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OVERCOME EVIL WITH GOOD. A FEW years ago, in the neighbourhood of B- , a farmer and a manufacturer resided; but though they were near neighbours, they were very different men in their principles and habits. The one was a true Christian, who while he believed in the Lord Jesus Christ for life and salvation, made the precepts of the New Testament the rule of his conduct. He knew by experience what it was to be an enemy of God, and what it was for self-love to rule the heart; but being delivered from this state by the grace of God, he pitied and prayed for those who still remained in their natural condition. One precept of the New Testament, was often upon his lips, and oftener in his heart, and he daily sought grace from God, to carry it out in his life: it was this, “ Be ye kind one to another.” Ephes. iv. 32.
He often had an opportunity afforded of carrying out this precept among the poor around him, but especially by his selfish neighbour. He opened his house for the
of God, and this gave great offence, as his neighbour could not bear the Method
worship of God opened his house for the ists, and all were Methodists with him, who worshipped God anywhere but in the Parish Church, or had any more religion than himself. Now it so happened that our friend had a horse, that was in the habit of breaking out from its own pasture, and wandering into the farmer's fields. Instead of complaining, or sending the horse home, he impounded it, and made his neighbour pay damages ; and this he did three times, and the last time the damages were heavy. Still the Saviour's precept was considered binding, and “Be ye kind one to another" ruled his neighbour's conduct. Nor could he forget that it was written, “Vengeance is mine ; I will repay, saith the Lord. Therefore, if thine enemy hunger, feed him; if he thirst, give him drink ; for in so doing thou shalt heap coals of fire on his head. Be not overcome of evil, but overcome evil with good.”-Rom. xii. 19, 21.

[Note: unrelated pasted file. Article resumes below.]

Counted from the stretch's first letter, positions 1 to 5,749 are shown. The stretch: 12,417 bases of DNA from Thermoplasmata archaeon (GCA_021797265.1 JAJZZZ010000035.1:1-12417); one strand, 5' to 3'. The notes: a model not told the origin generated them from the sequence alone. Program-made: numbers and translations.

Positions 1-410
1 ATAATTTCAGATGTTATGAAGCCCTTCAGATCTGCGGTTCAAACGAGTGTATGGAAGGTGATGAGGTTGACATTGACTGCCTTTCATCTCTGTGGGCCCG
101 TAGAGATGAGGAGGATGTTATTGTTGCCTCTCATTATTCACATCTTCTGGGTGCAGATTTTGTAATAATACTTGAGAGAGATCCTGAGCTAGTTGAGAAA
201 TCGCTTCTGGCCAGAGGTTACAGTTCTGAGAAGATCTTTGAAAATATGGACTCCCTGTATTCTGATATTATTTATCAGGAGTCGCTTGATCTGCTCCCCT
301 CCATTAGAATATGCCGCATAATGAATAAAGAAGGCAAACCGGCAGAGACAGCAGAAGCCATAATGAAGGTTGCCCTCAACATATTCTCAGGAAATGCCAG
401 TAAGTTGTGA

Well, shortly after the horse was impounded the third time, one morning as the labourers came to their work, they saw a lot of sheep belonging to the selfish farmer, in the very field, into which the horse used to be turned out. Away they hasten to their master, full of life and desire for retaliation, and said, “Now, master, you have got the chance of making Farmer -- pay, for there is a lot of his sheep in your field.” The good man made no reply, but went in-doors, and wrote a note nearly as follows:
“Dear Sir, you are not aware of it, but there are some of your sheep in my field, I will thank you to send one of your men to take them out.
I am, yours truly, &c." Having written the note, he immediately sent it by one of his men. The farmer received it, and read it with astonishment. He could scarcely believe his own eyes. He went and looked, there were the sheep in the field, sure enough. Three times he had impounded his neighbour's horse, because it was found on his farm, and had made him pay heavy damages; and now he sends a kind note to inform him that his sheep were trespassing in his field, and requests him to send some one to fetch them home. He felt confounded -bewildered. “Well,” said he, “if this is Methodism I will never say anything against Methodism again.” And he never did, nor was he ever more annoyed at the religious services which were held on his neighbour's premises, as before; but a friendship sprung up between him and his neighbour, which existed ever after, and a neat Baptist chapel was erected on the ground of the conqueror, which remains to this day.